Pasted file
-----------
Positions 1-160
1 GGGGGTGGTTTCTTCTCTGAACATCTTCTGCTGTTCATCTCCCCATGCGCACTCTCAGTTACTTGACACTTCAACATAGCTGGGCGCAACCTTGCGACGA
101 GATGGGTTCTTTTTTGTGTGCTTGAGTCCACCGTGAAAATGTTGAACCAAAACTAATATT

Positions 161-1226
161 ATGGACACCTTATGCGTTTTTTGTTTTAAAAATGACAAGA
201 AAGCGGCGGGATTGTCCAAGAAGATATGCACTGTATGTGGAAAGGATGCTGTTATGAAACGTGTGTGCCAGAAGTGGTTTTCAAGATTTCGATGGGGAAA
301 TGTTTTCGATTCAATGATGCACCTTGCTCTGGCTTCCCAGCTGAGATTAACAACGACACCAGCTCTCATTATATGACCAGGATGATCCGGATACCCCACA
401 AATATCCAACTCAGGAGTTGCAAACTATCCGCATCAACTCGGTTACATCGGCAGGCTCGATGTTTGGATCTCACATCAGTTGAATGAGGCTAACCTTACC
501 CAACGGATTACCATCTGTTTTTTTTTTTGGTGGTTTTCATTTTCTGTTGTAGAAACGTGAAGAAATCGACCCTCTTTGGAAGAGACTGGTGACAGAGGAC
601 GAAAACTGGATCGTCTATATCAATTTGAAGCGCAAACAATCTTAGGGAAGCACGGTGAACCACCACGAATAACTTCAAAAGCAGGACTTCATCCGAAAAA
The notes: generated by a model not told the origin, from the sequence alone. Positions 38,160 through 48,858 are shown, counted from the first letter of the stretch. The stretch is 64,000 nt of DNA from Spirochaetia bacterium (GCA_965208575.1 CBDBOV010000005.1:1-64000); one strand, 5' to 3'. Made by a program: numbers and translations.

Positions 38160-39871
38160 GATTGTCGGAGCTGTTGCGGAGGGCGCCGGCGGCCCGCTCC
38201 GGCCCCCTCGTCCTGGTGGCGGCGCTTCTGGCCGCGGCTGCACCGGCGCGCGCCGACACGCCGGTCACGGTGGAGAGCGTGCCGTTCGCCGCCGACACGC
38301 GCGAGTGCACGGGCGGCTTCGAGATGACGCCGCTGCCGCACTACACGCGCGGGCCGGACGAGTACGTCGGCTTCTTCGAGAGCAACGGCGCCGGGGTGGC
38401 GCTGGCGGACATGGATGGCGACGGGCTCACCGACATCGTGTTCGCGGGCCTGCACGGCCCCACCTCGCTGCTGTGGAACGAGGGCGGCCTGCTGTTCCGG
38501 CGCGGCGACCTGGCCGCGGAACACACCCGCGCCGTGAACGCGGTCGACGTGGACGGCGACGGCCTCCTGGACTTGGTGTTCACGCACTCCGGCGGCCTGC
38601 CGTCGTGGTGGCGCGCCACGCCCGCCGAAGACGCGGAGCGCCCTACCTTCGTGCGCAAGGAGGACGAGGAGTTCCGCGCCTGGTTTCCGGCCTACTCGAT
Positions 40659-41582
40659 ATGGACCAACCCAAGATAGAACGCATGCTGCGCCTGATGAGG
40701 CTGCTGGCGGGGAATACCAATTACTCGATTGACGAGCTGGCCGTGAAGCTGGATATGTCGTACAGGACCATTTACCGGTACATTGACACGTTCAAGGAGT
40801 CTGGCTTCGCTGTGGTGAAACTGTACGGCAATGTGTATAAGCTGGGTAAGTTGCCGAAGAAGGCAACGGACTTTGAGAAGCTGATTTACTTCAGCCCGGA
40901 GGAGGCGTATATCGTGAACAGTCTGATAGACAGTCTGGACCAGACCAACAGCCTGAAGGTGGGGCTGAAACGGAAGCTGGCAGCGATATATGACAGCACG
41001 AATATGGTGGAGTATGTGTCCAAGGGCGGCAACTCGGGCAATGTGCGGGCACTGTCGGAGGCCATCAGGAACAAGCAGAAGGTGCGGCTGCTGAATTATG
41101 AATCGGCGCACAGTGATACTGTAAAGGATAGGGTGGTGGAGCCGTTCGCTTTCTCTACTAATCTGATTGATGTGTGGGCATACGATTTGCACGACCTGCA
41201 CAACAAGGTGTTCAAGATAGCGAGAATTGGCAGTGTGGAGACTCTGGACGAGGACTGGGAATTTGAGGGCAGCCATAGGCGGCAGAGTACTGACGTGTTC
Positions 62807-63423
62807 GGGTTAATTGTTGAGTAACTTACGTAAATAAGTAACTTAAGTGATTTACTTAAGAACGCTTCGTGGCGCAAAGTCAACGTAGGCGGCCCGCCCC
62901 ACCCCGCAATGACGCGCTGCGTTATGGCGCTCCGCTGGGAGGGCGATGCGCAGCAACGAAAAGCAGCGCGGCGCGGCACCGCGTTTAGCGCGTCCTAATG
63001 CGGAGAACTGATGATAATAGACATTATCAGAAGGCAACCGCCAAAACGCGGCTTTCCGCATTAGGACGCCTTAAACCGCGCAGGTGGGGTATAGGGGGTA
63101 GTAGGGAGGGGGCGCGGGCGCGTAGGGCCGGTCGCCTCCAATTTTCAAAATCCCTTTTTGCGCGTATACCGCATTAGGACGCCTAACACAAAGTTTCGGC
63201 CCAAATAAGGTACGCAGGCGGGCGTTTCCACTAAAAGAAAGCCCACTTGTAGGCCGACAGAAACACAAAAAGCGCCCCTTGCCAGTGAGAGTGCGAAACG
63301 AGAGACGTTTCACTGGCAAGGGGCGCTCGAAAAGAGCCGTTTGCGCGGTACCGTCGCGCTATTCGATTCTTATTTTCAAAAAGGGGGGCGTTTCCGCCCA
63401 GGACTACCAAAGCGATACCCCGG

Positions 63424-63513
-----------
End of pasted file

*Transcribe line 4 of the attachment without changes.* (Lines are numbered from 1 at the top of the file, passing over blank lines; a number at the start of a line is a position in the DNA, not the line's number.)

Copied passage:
Positions 161-1226